Jpn. J. Infect. Dis., 61 (3), 202-204, 2008

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Original Article

Serum Zinc and Albumin Levels in Pulmonary Tuberculosis Patients with and without HIV

Kuppamuthu Ramakrishnan, Rajaiah Shenbagarathai1*, KaruppusamyKavitha2, Alagappa Uma3, Ramakrishnan Balasubramaniam4 and Ponniah Thirumalaikolundusubramanian5

Tuberculosis Research Centre; 1Department of Biotechnology, Lady Doak College; 27th Day School; 3Institute of Microbiology, Medical College; 4Centre for Research in Medical Entomology, Madurai; and 5Institute of Internal Medicine, Madras Medical College, Chennai, India

(Received December 10, 2007. Accepted March 17, 2008)


*Corresponding author: Mailing address: Department of Biotechnology, Lady Doak College, Madurai, Tamilnadu, India 625002. Tel: +91-452-2530527, Fax: +91-452-2530293, E-mail: shenbagarathai@rediffmail.com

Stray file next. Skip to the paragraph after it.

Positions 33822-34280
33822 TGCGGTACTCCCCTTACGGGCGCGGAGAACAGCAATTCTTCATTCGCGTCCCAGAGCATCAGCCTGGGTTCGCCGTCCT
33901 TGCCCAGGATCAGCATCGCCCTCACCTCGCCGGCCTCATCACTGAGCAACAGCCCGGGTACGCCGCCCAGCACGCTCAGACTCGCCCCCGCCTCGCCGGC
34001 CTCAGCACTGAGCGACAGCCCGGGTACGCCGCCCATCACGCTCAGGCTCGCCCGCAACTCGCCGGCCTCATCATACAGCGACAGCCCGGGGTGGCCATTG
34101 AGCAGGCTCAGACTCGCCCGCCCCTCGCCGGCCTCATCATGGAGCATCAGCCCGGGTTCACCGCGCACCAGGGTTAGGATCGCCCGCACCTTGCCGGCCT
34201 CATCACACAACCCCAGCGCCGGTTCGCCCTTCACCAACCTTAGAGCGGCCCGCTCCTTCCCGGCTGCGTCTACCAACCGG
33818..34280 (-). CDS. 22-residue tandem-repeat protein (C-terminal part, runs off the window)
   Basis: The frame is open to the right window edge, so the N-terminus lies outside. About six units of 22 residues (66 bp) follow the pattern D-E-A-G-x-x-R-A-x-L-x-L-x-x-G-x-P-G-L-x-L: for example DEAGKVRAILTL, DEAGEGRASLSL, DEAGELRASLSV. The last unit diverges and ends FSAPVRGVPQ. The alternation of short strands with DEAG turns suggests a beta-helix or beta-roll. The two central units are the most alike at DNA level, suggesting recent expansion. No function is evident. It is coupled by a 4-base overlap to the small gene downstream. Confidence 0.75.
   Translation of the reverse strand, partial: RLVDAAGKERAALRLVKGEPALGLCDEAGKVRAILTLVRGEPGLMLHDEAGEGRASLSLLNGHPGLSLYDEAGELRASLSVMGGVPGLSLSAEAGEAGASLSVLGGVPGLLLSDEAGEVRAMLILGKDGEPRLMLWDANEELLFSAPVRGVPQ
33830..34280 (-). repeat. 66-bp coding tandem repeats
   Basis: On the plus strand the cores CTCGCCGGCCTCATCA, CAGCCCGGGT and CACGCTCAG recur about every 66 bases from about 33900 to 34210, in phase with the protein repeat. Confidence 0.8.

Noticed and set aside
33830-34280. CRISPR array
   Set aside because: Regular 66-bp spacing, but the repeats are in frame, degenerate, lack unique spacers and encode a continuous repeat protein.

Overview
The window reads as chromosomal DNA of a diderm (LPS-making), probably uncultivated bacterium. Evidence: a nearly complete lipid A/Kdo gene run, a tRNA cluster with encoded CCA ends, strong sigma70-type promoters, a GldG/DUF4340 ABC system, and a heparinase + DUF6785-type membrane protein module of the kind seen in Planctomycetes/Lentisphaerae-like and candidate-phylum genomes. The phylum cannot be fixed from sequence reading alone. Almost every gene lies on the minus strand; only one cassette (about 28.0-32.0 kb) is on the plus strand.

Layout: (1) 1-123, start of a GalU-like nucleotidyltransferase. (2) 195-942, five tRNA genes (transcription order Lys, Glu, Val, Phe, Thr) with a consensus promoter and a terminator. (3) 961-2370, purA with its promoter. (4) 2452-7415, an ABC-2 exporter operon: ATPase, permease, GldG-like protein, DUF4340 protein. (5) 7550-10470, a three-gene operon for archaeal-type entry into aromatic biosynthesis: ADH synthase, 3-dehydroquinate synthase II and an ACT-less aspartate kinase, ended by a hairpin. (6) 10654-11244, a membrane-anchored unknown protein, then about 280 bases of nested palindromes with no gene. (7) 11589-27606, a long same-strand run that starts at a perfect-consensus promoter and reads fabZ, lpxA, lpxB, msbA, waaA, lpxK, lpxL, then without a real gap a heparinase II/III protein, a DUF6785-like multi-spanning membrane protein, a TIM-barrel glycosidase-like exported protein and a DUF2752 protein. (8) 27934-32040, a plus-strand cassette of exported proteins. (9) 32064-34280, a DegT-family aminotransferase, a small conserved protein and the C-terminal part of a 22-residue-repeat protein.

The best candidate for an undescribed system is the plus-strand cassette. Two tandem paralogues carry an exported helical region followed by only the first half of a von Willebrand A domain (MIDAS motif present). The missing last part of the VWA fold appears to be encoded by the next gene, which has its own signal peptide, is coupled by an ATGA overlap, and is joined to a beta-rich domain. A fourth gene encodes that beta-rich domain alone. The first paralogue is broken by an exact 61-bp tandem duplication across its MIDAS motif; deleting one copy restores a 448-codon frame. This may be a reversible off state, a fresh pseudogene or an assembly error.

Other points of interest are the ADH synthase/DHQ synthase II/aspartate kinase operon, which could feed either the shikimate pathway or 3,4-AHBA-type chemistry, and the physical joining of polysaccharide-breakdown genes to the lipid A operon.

SUMMARY: Limited data are available on the relationship between nutritional status and pulmonary tuberculosis (PTB). Zinc plays a vital role in the immune status of the individual. The present study was carried out to estimate serum zinc and albumin levels in newly detected adult active PTB patients with (n = 20) and without (n = 20) HIV, and to compare them with the levels in controls (healthy family members; n = 20) who satisfied rigid selection criteria. Standard methods were adopted to collect an early morning fasting blood sample for zinc (by Atomic Absorption Spectrometer) and albumin (estimated by the bromocresol green method). The mean ± SD for BMI, zinc and albumin among the controls, HIV positive and HIV negative patients were 19.6 ± 0.6, 18 ± 0.4 and 18.5 ± 0.6 kg/m2; 117.13 ± 4.2, 53.9 ± 8 and 65.5 ± 9.8 µg/dL; and 4.1 ± 0.6, 2.9 ± 0.4 and 3.6 ± 0.7 g/dL, respectively. All three parameters were significantly low in active PTB patients irrespective of HIV status, but more so in HIV-positive individuals. These changes may be attributable to nutritional factors, enteropathy and acute phase reactant proteins. Hence, the National AIDS Control Organization (NACO) in India is providing nutritional supplements to those HIV-infected cases inducted for antiretroviral therapy and nutritional counseling for others as a part of a national policy.


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